5 Things You Definitely Need to Think About in Preparation for Birth and Postpartum

July 13, 2018

By Nilma Black


Congratulations, you’re pregnant! Welcome to the most transformative, rewarding process of your life. Now that the dust has begun to settle from your big news, it is a good time to direct your attention to making preparations and setting yourself up to have the most blissful birth experience possible. Here are some things you should be thinking about ahead of time.


1. Find a doula to have your back.

Doulas are an invaluable resource for families during pregnancy, birth and postpartum. They provide physical, emotional and educational care; they free up your time and energy so you can positively engage with your medical team, your partner, and your pregnancy. A doula is your birth consiglieri, they are the person that is irrevocably in your corner. Think of this relationship as the bedrock on which you can build a successful birth plan. A successful birth plan is one that makes you feel in control and at ease.


2. Decide where you want to have your birth.

Whether you have your baby at home, in a hospital, or in the back of taxi, where you have your birth determines a ton of other factors. Making this decision early on will give you the peace of mind and confidence to create the rest of your birth plan. There are families that prefer to have joyful births at home and those that feel more comfortable having their baby in a hospital and those who would rather give birth at a birthing center where there is an environment that appeals to both sets of needs. The important thing is that you have all the relevant information. Discussing this with your Doula will help you arrive at the decision that is best for you.


3. Research your OB and/or Midwife

Once you’ve decided where you would like to have your birth, you can research the medical team that will be involved. Again, your doula will help you make sense of all the information and keep you from being overwhelmed by this process. Never feel as if you have to stay with a decision that doesn’t feel right. Keep asking questions. That is your right. If you picked a hospital for your birth; find out what their C section rate is compared to vaginal births, if family members can stay with you for the first postpartum night. Find out what their policy is on outside food. Research your hospital and make sure their values and practices align with your expectations.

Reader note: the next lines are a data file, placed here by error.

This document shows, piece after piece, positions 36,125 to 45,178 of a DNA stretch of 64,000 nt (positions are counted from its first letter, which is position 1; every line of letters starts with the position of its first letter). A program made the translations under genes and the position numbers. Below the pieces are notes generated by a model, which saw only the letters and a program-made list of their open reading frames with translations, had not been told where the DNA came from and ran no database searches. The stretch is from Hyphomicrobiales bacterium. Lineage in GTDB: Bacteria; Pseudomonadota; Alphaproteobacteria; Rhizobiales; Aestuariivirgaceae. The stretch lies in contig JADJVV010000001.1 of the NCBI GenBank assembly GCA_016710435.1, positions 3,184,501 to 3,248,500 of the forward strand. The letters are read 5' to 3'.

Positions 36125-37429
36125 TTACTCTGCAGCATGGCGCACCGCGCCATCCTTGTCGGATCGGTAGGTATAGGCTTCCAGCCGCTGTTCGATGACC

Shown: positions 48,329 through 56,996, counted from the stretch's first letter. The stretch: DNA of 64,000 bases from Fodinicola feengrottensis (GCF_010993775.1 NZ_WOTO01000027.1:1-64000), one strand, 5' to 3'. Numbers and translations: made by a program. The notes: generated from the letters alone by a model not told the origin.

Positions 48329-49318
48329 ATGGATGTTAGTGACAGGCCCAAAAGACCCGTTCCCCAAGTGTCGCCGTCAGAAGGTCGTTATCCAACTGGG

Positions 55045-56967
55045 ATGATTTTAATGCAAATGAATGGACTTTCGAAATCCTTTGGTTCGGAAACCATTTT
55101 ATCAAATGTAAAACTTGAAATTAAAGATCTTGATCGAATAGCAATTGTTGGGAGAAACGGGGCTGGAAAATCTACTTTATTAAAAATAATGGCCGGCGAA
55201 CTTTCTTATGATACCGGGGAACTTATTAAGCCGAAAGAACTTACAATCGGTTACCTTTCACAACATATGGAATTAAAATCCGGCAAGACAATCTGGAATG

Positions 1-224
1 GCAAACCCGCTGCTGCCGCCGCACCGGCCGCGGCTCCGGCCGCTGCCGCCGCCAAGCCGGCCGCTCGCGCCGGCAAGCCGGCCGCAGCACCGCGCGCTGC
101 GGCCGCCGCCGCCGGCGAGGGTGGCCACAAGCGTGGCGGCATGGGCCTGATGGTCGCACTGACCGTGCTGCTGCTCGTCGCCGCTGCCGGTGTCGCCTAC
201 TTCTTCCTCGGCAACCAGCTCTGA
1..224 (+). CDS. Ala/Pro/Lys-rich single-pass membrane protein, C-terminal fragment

4.Childbirth education

Seeking out childbirth education can have a major impact on the comfort and ease you experience during your birth. A good childbirth educator will help you learn hospital protocols, understand your body, the process of birth and know what choices are available to you. Knowledge is power and, in this case, power means safety, comfort, and peace during your birth.


5. Plan for Postpartum.

After you’ve given birth, you can expect your life to change. By thinking through some of the challenges and curating the right support network ahead of time, you’ll be able to focus all of your attention on taking care of yourself and connecting with your baby during the transition. The goal for this period is to minimize your responsibilities to the outside world. Plan to put some of your regular commitments on hold for at least a month. A personal chef, a partner, a family member or a meal delivery service can take the pressure off meal planning and preparation.  Getting the proper nutrition is vital for your well-being and that of your baby. Book an appointment with a postpartum doula to help communicate your needs to your doctor and help turn your home into a postpartum sanctuary; Make sure this sanctuary will be a restful, comforting environment and decide ahead of time on what your policy will be with visitors.  




 Nilma Black is the mother of two beautiful daughters. She is a certified doula, a nutrition coach, an activist and the cofounder of Babu; a mobile and web-based platform that connects families with a network of knowledgeable providers, empowering them to make informed decisions about their pregnancy, birth and postpartum period.